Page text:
Editor's Note: A very high price paid for convenience

April 10, 2003
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Over the past few months our industry has been experiencing very perplexing situations in some meat processing plants, culminating in the announcement of the largest ever meat recall of 27.4 million pounds.

Last month in this column, I suggested that often times simple solutions can be the answer to complex problems. Over the past few months our industry has been experiencing very perplexing situations in some meat processing plants, culminating in the announcement of the largest ever meat recall of 27.4 million pounds.

Clean-up and start-up of the plants now under the government’s watchful eye cannot be resolved quickly. As a result, the reassurance of consumer confidence in some food products may continue to be a problem for quite some time.

If we’ve said it once, we’ve said it 1,000 times on the pages of Food Engineering and you have read about it in all newspapers and seen numerous reports on television: consumers want fresh tasting, restaurant quality entrees and sides dishes on supermarket shelves at an affordable price. Some convenience foods such as luncheon meats have been around for decades, and in my memory there have not been too many safety related problems. But the challenge of manufacturing more and more choices of safe, high quality, prepared foods will continue to be a major challenge for the food industry.

Most consumers blame the manufacturer when a food safety problem arises. Many have no clue that they may have caused the problem themselves by leaving food unrefrigerated or not cooking it properly.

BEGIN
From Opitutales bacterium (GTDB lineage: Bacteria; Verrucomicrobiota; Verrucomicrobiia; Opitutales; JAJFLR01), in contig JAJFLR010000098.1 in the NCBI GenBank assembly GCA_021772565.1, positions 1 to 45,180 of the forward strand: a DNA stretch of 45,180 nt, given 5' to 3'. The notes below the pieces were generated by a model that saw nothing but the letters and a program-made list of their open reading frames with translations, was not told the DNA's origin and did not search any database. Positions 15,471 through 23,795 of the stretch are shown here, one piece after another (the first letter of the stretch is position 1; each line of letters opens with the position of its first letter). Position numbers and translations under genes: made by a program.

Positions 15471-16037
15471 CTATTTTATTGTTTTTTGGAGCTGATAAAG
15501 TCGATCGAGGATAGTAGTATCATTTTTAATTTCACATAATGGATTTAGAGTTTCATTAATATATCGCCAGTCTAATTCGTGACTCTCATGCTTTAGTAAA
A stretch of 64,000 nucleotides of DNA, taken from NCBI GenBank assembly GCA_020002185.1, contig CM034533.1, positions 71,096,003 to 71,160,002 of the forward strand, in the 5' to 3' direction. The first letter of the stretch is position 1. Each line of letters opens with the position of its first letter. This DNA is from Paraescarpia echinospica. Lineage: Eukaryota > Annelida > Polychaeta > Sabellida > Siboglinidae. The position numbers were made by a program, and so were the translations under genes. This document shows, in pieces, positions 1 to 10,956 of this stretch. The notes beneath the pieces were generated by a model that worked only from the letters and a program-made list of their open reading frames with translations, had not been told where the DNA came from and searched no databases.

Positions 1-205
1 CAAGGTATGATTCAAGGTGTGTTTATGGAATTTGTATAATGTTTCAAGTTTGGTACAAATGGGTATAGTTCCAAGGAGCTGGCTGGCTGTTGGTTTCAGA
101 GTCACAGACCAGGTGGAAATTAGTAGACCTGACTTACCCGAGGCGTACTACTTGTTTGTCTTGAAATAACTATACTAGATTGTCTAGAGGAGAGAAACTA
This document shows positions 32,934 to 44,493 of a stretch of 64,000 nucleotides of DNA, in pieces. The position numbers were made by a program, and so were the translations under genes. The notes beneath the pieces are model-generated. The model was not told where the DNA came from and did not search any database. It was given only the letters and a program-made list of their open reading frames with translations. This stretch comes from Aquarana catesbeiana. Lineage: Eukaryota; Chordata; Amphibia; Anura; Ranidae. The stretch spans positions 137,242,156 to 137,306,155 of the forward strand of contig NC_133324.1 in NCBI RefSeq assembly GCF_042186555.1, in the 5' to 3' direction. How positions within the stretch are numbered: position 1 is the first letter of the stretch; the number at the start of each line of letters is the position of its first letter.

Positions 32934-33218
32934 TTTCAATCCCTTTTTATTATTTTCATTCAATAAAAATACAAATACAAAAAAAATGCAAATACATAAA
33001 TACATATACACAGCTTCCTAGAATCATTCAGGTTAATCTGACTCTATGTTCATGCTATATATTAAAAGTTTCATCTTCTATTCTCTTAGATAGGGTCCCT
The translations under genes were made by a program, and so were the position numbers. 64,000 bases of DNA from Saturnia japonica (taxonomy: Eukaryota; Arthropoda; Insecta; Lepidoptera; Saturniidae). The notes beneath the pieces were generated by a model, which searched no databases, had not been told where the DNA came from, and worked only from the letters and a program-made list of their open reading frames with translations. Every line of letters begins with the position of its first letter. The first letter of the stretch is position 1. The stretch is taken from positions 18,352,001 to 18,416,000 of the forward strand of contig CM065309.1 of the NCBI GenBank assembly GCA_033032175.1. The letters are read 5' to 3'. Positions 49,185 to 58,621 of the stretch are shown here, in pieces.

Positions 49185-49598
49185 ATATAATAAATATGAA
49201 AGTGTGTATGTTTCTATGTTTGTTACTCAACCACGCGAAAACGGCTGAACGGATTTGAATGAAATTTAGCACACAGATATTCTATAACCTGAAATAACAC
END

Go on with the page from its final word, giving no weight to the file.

I see it all the time. As many times as I tell family and friends not to defrost meat on the kitchen counter, they keep on doing it. “Oh, nothing has ever happened to me,” they claim. Or they say, “ Why should I stop now? I’ve been doing that all my life.” Another comment I heard just this past weekend: “It would take me three years to defrost that chicken in the refrigerator.”

At the other extreme, some consumers I know are avoiding all makes and models of turkey deli meat because one plant had a problem. However, in my neck of the woods, the deli meat boycott may have had more of an impact because the plant in question is local.

Often consumer groups point the finger at manufacturers for food safety problems. Now some of them are placing the blame on President Bush, claiming that proposed USDA rules for Listeria written under the Clinton Administration are still in limbo.

While one, single, simple solution to the contamination problem and subsequent recall of any food product will never be found, the combination of simple solutions will certainly help.

Yes, of course, we need better consumer education and food safety communications plans. The government is suggesting that pregnant women, older adults and people with weakened immune systems should reheat hot dogs and luncheon meats until steaming hot. While I think most people will cook a hot dog until steaming hot, we all know that’s not going to happen with lunchmeat.

Why most consumers won’t cook and handle meat properly is no surprise to me. They are willing to take the chance because they have never been burned.

But now the food industry is getting burned, so we need to spend time on educating plant workers on good manufacturing practices. And we need to concentrate on better sanitary design of manufacturing plants.

None of these programs comes cheap, but it’s a heck of a lot cheaper than recalling millions of pounds of product and trying to win back consumer confidence.

As the food industry pays a high price in the ramifications of any recall, so too should the consumer realize that they may also have a high price to pay for the new, fresh types of products they demand if they chose not to handle products responsibly.

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